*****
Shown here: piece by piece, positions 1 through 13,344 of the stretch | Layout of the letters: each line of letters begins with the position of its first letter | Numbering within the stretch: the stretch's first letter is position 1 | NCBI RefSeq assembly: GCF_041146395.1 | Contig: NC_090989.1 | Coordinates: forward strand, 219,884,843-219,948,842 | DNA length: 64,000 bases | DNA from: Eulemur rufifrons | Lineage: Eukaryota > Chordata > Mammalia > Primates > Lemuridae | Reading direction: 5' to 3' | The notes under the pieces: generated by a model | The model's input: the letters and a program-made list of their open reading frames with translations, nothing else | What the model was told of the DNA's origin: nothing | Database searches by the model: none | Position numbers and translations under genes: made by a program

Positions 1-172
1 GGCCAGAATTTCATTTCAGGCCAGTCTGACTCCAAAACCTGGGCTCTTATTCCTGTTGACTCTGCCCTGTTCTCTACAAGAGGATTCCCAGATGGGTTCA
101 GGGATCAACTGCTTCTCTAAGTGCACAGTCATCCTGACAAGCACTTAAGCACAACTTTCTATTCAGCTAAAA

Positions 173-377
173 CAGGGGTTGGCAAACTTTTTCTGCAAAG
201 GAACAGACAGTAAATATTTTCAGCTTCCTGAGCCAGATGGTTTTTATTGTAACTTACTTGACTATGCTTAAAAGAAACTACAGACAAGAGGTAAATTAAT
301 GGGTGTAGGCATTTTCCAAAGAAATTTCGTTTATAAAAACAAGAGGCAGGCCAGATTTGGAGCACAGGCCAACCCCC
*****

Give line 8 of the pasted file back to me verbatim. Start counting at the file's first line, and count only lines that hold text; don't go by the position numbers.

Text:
301 GGGTGTAGGCATTTTCCAAAGAAATTTCGTTTATAAAAACAAGAGGCAGGCCAGATTTGGAGCACAGGCCAACCCCC